A blog to give a voice to our concern about the continued erosion of our democratic processes not only within the House of Commons and within our electoral system but also throughout our society. Here you will find articles about the current problems within our parliamentary democracy, about actions both good and bad by our elected representatives, about possible solutions, opinions and debate about the state of democracy in Canada, and about our roles/responsibilities as democratic citizens. We invite your thoughtful and polite comments upon our posts and ask those who wish to post longer articles or share ideas on this subject to submit them for inclusion as a guest post.
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Sunday, May 16, 2010

A Victory for Democracy ….. or maybe not?

Many of the recent headlines have been proclaiming a win for democracy including some Liberal blogs and even the Liberal Party web site after an all-party deal was reached on the Afghan detainee files , I am not so sure about that.

As a number of observers have noted this may well be but a small step forward in an ongoing war, Poggie sums it up quite well like this :- A deal "in principle" is not a final deal when the memorandum that actually spells it all out won't be ready for over two more weeks. And if that memo isn't available until the end of May, when will the specially selected committee of MPs actually be selected, sworn in and get down to work? When will the unredacted documents actually begin to flow? And when will the panel that reviews the documents to determine whether there are national security implications attached to their release be selected, sworn in and settle down to work? And incidentally, when will the MPCC start receiving the information needed to properly conduct its inquiry?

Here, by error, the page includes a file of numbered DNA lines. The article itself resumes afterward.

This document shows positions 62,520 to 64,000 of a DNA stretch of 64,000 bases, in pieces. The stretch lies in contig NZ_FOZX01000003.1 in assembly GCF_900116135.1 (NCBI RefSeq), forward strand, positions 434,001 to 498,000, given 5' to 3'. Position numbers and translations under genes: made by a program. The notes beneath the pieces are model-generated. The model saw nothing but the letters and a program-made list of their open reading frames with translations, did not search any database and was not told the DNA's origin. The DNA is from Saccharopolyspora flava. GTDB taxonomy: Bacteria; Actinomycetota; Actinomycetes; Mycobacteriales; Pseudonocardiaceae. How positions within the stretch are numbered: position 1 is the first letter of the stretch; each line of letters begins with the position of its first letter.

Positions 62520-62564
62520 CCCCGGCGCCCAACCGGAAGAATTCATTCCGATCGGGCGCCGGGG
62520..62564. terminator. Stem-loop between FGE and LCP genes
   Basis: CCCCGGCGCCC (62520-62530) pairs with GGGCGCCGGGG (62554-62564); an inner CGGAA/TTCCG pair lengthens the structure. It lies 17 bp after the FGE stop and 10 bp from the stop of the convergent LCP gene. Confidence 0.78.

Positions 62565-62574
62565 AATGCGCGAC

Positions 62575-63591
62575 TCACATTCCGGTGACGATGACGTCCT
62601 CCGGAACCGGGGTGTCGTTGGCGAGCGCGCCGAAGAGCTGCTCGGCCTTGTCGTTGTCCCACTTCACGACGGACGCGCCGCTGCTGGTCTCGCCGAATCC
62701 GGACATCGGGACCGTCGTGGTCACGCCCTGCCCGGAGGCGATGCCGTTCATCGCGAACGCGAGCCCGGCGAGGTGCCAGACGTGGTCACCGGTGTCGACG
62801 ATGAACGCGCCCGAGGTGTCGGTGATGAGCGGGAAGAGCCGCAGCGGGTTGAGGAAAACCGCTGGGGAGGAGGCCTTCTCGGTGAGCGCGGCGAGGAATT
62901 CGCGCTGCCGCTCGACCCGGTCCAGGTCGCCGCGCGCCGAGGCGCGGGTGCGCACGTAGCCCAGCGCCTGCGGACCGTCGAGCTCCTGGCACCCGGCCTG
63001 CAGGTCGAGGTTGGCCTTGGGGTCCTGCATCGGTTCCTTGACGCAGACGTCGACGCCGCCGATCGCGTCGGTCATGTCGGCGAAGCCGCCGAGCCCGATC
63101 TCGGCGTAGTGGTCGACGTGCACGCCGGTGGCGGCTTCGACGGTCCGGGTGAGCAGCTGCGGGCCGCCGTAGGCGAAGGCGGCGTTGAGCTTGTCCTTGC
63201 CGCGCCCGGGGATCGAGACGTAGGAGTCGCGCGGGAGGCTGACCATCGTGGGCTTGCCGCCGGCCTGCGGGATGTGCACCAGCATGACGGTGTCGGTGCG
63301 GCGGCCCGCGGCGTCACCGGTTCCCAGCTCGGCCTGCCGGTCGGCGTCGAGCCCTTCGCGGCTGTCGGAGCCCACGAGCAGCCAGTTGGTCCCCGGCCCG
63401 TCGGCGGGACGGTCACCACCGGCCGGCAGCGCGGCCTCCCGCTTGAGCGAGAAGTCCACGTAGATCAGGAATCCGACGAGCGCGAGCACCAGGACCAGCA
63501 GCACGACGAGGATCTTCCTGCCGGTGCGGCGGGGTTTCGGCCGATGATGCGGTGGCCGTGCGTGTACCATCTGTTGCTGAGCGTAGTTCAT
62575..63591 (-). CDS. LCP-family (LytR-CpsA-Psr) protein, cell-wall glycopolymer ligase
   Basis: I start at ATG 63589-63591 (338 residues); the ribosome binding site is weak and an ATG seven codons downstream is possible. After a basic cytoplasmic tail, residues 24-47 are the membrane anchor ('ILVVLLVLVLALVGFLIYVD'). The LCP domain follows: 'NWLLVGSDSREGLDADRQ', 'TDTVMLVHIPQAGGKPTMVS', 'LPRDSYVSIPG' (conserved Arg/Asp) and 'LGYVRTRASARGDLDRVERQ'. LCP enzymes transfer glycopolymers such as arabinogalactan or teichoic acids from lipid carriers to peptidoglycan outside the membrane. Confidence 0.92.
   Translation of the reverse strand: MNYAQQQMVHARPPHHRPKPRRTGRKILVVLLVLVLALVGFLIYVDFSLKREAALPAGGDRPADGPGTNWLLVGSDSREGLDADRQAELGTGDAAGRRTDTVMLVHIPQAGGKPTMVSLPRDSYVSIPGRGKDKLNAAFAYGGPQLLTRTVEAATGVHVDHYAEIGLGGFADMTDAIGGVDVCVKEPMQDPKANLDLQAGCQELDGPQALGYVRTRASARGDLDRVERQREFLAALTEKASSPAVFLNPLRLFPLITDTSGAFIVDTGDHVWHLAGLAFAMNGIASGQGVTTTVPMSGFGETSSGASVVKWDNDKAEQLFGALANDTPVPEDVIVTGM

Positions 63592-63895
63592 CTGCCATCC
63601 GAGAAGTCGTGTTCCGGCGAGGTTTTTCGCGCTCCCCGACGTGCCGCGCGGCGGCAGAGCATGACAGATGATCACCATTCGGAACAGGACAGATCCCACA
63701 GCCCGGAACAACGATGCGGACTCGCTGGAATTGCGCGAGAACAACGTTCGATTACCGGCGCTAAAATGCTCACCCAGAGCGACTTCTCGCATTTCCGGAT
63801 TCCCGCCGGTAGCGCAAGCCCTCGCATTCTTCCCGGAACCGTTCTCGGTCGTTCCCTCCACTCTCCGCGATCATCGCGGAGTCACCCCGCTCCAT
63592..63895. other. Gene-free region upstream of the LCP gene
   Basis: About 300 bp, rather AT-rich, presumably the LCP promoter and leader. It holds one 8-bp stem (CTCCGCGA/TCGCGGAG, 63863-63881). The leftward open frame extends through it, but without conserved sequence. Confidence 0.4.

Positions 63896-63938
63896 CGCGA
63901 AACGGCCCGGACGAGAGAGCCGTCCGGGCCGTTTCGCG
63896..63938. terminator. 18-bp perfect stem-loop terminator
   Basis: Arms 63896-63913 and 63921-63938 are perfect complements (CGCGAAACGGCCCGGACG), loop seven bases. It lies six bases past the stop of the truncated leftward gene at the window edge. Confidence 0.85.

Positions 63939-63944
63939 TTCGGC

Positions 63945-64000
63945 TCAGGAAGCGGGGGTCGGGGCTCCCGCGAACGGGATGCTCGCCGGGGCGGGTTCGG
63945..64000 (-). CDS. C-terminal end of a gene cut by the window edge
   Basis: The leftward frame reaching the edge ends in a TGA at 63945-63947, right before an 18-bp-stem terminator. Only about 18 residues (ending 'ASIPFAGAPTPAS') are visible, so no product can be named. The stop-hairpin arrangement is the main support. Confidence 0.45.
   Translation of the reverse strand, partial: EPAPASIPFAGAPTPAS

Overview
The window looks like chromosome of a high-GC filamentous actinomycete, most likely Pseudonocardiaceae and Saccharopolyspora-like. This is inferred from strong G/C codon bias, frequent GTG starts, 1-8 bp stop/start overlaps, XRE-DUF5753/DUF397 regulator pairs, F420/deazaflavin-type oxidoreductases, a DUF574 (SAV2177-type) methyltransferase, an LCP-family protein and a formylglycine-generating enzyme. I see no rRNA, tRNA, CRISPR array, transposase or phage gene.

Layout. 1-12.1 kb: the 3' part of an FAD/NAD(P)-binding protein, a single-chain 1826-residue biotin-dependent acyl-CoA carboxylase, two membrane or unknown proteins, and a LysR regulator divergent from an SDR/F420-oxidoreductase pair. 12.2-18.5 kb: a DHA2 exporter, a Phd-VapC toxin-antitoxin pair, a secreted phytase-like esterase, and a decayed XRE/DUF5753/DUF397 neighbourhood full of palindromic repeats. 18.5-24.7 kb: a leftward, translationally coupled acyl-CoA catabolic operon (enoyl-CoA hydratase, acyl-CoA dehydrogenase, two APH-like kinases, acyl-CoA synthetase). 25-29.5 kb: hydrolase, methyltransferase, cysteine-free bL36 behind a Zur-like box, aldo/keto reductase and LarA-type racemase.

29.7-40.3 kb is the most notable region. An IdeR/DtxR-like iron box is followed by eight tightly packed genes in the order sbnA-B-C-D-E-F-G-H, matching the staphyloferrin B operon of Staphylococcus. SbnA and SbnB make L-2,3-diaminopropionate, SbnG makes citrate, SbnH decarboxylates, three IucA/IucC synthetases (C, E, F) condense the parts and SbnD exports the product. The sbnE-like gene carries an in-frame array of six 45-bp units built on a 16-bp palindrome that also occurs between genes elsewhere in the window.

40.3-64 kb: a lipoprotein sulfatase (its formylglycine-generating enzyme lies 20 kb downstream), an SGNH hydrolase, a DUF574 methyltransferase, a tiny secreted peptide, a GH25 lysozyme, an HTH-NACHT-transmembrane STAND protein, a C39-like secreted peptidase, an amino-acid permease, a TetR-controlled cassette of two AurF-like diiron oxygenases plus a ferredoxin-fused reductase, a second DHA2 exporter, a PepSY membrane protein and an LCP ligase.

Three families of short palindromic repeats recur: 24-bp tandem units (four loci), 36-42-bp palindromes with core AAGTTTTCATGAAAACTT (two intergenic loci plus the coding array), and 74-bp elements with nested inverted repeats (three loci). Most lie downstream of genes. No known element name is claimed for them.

If we then add the fact that –“ Between 20000 and 40000 uncensored pages of documents about Canada's handling of Afghan detainees will be secretly examined by a security-cleared all-party committee of MPs” and that “Even after the MPs have decided that a document is relevant and necessary, a "Panel of Arbiters" will make its own "final and unreviewable" determination as to what will actually be released”. This tentative agreement would seem to leave much room for yet more “maneuvering” and takes the final say about what will or will not be released out of the hands of the parliamentary committee. If parliament is “supreme” then what exactly is this panel of Judges doing, it would seem that the contentious issue is whether or not the material is of concern to our National Security or endangers our military , one wonders what expertise any of those chosen to decide will actually have in those matters.

It is quite clear that both the Government and the Opposition could have come up with a similar arrangement prior to it almost precipitating yet another “constitutional crisis”. How many is that now since the Harper regime came to power? It seems they just CANNOT work together and agree on anything without pushing things to the brink… but wait, the did agree unanimously on something!